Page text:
San Marino In 11 Photos

San Marino has long been on my list of places that intrigue me. When I was about 13 years old, my parents got me the Encyclopedia of World Geography, and I pretty much read it cover to cover. It was through that book that I was introduced to the tiny Republic of San Marino. I had no clue that there was another entire country situated entirely within Italy in addition to The Vatican. As I read, the history fascinated me, and the few photos shown in the book were stunning.

An tiny enclave within Italy, San Marino is the world’s oldest surviving republic. According to tradition, San Marino was founded in the 4th century by Saint Marinus and a group of christians seeking to escape persecution.

The old city of San Marino, situated high on Monte Titano, is near the middle of the country. It was added to the UNESCO world heritage list in 2008.

Less than a week ago I got to visit this insanely cool country and walk its streets! I figured I would share some of the highlights my wife and I captured through the lens of our camera. Enjoy.


View to the northwest of the first tower.

san_marino adriatic_view

Borgo Maggiore and Serravalle in the foreground, Rimini and the Adriatic in the distance.

san_marino church

Basilica di San Marino.

san_marino cross

View to the west toward Tuscany. 

san_marino gate

One of the gates into the old city.

san_marino edge_of_world

Second tower. Feels like the top of the world.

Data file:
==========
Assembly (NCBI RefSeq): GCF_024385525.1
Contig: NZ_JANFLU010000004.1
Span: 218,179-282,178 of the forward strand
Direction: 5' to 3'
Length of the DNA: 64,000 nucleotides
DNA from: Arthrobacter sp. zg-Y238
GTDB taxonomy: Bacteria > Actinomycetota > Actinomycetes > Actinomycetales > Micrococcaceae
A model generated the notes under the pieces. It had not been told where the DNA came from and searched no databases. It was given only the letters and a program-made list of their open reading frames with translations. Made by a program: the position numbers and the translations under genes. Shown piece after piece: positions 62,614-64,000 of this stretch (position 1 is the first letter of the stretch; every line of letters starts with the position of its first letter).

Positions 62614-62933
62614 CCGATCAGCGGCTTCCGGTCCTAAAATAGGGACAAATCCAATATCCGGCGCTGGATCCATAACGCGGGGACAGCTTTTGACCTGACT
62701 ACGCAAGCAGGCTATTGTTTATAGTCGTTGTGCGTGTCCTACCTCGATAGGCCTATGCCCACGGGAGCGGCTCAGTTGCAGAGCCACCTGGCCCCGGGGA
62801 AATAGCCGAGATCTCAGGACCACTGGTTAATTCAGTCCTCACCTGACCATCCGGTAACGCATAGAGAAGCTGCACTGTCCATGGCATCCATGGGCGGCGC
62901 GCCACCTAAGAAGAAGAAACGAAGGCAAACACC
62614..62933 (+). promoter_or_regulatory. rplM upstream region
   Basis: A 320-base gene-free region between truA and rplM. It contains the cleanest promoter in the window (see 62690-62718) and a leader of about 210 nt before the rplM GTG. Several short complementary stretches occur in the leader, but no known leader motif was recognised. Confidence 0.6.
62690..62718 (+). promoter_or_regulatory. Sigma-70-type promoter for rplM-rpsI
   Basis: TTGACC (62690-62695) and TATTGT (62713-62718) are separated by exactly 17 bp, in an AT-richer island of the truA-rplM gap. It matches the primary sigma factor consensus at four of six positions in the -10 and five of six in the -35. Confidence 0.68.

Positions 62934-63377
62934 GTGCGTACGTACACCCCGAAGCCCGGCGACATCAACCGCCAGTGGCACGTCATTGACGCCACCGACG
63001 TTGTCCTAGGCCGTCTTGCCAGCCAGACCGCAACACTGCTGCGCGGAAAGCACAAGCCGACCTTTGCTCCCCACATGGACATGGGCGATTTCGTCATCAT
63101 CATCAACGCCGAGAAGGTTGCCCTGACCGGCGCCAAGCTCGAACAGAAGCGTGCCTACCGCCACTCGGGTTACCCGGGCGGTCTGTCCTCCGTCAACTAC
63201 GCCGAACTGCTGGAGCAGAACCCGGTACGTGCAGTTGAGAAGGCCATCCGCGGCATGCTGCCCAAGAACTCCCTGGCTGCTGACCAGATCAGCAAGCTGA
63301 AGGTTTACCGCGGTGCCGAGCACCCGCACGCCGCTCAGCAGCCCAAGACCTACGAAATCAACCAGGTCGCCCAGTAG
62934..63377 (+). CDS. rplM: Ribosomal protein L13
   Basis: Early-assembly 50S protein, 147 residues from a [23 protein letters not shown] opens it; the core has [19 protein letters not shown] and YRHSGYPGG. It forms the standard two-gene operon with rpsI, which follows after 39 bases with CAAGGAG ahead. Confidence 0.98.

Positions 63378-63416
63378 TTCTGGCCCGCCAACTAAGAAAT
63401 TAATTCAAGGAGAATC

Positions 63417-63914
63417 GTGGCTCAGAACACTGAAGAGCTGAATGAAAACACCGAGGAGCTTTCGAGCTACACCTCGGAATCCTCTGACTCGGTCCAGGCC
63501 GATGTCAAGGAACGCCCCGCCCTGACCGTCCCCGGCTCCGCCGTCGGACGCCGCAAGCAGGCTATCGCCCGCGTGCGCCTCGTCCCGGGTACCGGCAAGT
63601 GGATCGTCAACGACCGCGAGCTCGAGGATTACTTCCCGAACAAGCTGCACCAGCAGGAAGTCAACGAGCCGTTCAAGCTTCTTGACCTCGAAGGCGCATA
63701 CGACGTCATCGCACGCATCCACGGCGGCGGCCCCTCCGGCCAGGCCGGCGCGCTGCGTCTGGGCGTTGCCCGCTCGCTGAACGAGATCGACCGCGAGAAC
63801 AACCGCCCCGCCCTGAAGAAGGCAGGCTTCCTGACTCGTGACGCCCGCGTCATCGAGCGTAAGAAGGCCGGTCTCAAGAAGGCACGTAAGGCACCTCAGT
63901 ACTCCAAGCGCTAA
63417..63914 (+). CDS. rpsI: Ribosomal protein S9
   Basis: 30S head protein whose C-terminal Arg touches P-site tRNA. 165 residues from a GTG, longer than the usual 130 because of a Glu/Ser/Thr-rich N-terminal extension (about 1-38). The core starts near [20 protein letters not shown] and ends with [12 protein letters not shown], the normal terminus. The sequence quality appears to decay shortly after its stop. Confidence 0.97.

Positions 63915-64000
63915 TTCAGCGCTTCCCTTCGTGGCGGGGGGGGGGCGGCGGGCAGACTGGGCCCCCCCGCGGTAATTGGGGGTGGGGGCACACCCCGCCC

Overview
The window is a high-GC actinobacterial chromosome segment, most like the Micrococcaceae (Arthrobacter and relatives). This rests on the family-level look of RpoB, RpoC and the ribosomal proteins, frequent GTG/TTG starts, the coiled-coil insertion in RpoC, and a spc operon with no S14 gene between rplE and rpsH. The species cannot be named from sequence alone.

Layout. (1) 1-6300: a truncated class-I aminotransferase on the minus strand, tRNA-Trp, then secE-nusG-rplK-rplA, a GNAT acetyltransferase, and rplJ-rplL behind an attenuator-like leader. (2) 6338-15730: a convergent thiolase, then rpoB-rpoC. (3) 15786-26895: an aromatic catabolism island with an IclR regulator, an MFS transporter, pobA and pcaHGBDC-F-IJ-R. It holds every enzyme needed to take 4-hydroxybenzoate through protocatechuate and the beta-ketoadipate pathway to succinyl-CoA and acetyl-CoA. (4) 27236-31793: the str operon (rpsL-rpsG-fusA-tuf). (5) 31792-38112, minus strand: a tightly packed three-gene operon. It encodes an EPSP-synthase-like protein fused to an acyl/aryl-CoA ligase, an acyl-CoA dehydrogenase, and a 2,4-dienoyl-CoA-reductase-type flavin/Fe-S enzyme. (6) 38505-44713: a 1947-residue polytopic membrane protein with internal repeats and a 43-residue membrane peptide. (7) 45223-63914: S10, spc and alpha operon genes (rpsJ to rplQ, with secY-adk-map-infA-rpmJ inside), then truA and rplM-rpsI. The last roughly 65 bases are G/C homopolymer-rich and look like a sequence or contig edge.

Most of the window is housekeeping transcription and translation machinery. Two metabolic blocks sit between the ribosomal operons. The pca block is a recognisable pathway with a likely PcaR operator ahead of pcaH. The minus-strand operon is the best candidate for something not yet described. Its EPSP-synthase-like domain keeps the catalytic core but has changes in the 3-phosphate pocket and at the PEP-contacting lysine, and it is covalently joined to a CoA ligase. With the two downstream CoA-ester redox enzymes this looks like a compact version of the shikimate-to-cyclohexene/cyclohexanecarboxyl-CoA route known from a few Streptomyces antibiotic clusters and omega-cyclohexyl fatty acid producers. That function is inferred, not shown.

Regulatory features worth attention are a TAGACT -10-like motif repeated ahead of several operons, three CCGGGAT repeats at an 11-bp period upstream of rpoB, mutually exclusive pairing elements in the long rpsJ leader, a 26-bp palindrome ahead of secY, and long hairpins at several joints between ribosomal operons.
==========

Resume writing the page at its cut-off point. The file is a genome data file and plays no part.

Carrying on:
san_marino crest

San Marino Coat Of Arms.

san_marino old_city

Citta di San San Marino from above.

san_marino crossbowmen

Sammarinesi Crossbowmen Federation.

san_marino first_tower

Fantastic view of the first tower from the second tower.

Why We Are Using Our BarclayCard Arrival+ MasterCard In Europe This Summer

For just over a week now, my wife and I have been on an extended European adventure. We have visited the French Riviera, Milan, and are currently in San Marino, with more to come, including Rome, Florence, and Ireland. You can read a bit more about ur plans here. As part of our preparation for the trip, I settled on a pared-down set of credit cards for use while across the pond. Normally I carry 8-12 in my wallet at any given time, and I trimmed us down to only 6 between the two of us. The main reason is security; I don’t want to have to call too many banks to cancel a bunch of cards if one of our wallets is stolen. Right now we would have to call Amex and Barclays if mine was taken, and Chase if hers. Let’s hope this planning is unnecessary.


The Hyatt card stayed home, although we had two Hyatt stays. Rooms were paid with points.

Each card was selected for specific reasons. We are staying at hotels with 4 different major chains, so I was initially thinking we would bring each of those co-branded cards. However, I decided to only bring a Hilton card and my SPG card. I figured any extras could be purchased with one of our other cards at the Hyatt and IHG hotels. Card number 3 is my United MileagePlus Explorer, only because we are still finishing the sign-up bonus. Kelsey’s Chase Sapphire was selected as the 4th because it has a large credit limit and has 2x on travel purchases. Cards 5 and 6 are her BarclayCard Arrival+ and my no-fee Arrival.

The card du jour for this trip will certainly be my wife’s BarclayCard Arrival+ MasterCard. She just recently obtained it, and we still need to hit the spending bonus (for 40,000 “miles” that we will use to cover a hotel night and our train travel in Italy). This was an important enough reason to bring it along, but there are three other ways in which it is helpful: